A Universe from a Black Hole

Were we born in one, and are more child universes being made?

Ella Alderson
Jan 11, 2020 · 6 min read
In this visualization a wormhole can be seen in the background. Superimposed upon it is the simulated formation of a baby universe, growing from and eventually disconnecting from its parent spacetime. Image by S. Ansoldi/Z. Merali/E. I. Guendelman.

The theory is a beautiful one. It’s as familiar as it is simple. We see it everyday when we look at ourselves or the ones we love. It’s in the wispy lunar strands of my younger sister’s hair. It’s especially something I see in her doting brown eyes and the way the black lashes curl around them, framing them like delicate curved petals. Those eyes are expressive. At a few months old they began to distinguish all the colors of the world. They are light-sensitive, distinct features over 500 million years in the making, evolving over time from just a small bundle of special cells. We know this, of course, from Darwin’s theory of evolution. The eyes were one of the most challenging characteristics to describe and yet the theory was able to do it. A progression. Small steps over so many rich years in our planet’s history.

So what if we take that theory and apply it to something beyond biology? What if we extended the theory of evolution outside the waxy blue feathered birds and the nimble little newts of our forests and we applied it to the entirety of the cosmos instead? The implications would be that we began within a black hole and that black holes can lead to other universes much like ours. There has always been the same mystery shrouding both events: the singularity of a black hole and the singularity of the Big Bang. To understand them requires more. More math, more physics, more examination of our ever-broadening world. And as we uncover the laws of nature the question becomes why we have those laws and not any other version of them.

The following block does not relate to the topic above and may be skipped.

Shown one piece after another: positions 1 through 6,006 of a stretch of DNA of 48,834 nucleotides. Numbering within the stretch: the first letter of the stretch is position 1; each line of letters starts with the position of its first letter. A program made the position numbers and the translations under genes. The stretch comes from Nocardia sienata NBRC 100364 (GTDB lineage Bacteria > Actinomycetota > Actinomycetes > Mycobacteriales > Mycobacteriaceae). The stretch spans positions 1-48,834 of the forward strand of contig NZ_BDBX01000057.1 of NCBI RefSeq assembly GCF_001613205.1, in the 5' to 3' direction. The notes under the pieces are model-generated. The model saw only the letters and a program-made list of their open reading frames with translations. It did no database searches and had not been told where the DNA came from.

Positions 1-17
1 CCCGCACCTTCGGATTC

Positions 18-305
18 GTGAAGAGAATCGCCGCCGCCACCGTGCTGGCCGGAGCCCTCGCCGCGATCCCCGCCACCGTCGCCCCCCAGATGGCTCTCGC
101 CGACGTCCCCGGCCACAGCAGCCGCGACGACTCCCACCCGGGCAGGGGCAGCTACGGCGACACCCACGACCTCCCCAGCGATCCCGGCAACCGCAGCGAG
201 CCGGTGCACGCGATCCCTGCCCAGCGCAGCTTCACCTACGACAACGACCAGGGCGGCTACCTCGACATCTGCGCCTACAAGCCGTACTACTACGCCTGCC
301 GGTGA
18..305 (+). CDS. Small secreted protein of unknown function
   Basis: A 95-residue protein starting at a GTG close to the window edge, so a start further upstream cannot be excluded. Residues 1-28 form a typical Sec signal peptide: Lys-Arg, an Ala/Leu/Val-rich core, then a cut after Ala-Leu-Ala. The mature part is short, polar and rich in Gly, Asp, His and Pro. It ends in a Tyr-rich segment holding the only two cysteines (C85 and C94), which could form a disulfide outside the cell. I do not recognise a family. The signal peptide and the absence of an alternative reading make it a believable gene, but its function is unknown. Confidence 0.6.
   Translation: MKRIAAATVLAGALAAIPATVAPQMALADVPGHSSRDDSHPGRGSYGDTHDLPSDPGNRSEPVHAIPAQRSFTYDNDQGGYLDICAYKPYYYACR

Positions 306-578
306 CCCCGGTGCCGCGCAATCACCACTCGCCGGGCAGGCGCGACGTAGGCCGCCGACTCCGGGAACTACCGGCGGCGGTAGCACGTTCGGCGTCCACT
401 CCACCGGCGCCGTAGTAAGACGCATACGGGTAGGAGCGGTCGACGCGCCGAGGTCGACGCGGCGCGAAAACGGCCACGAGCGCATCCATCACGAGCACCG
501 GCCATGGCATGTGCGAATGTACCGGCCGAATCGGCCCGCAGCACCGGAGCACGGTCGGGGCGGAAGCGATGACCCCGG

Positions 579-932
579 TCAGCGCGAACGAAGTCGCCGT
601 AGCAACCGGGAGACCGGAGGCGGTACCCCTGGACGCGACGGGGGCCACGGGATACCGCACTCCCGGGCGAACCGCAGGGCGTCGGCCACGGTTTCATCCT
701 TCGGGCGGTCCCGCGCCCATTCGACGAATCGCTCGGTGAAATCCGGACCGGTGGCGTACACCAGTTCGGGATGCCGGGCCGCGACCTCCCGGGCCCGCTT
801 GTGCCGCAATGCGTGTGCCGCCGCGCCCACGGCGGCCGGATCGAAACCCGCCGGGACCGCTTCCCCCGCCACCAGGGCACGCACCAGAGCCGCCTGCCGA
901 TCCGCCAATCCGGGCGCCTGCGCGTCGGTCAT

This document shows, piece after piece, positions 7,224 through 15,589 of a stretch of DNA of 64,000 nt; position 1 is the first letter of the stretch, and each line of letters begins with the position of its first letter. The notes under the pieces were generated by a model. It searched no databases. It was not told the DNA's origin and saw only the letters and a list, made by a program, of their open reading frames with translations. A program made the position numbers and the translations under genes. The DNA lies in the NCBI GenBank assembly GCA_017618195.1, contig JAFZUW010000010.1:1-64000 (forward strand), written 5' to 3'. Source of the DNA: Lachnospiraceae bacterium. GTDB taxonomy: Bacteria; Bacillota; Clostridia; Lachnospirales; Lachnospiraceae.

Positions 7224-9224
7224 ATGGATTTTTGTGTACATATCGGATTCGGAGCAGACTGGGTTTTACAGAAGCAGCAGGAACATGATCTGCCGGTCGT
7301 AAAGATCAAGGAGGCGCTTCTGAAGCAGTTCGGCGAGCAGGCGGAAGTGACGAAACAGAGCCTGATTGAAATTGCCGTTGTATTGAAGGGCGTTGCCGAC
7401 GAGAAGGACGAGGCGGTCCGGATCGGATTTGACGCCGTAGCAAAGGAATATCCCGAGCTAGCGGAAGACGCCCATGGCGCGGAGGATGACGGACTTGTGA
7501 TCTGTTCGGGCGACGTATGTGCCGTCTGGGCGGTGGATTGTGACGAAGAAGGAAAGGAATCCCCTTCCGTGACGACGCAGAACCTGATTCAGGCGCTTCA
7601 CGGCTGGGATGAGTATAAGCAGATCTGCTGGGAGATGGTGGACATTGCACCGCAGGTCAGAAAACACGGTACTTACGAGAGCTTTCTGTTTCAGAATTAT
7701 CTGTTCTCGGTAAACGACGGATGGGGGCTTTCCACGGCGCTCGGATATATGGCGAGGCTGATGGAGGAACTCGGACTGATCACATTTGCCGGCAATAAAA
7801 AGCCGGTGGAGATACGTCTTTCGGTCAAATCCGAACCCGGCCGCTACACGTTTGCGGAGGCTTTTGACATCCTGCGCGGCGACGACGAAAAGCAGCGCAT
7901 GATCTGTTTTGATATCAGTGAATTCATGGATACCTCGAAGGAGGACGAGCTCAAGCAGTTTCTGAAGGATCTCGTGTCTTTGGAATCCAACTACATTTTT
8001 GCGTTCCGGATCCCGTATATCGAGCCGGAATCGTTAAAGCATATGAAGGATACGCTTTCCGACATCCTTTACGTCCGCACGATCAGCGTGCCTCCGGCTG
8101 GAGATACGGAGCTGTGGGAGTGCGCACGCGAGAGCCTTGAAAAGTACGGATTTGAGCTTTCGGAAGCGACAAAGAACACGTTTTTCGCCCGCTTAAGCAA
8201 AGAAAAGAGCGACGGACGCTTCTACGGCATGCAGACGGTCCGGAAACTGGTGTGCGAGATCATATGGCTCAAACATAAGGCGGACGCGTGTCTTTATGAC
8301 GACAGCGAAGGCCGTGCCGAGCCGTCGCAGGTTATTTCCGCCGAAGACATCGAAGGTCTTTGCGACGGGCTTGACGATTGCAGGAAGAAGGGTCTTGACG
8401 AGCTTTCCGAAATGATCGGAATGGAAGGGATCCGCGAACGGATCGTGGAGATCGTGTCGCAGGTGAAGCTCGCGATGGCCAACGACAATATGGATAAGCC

That is the answer theoretical physicist Lee Smolin hoped to provide with his theory of cosmological natural selection.

At the heart of it is this strange assumption that time is real. Relativity tells us that time is not real, it’s subjective and malleable. It’s an illusion, and though we may think of ourselves as living in this moment and this moment departing from the past and heading towards the future, relativity says that’s a false perception. If it turns out that time is not an illusion and it is real, then everything evolves within it. We evolve within it, and the laws of nature do as well. The numbers behind the strengths of particles or forces would be a result of their evolution throughout time. They carry this evolution out through the constant creation of new universes within black holes.

The way we think of them now, stars collapse down to infinitely dense points known as singularities, where time stops. Except in Smolin’s theory there is no infinitely dense point. The star collapses to a certain density and then bounces into a new expansion — an expansion that marks the birth of an all new universe. Time ends within a black hole only to begin again in a new world.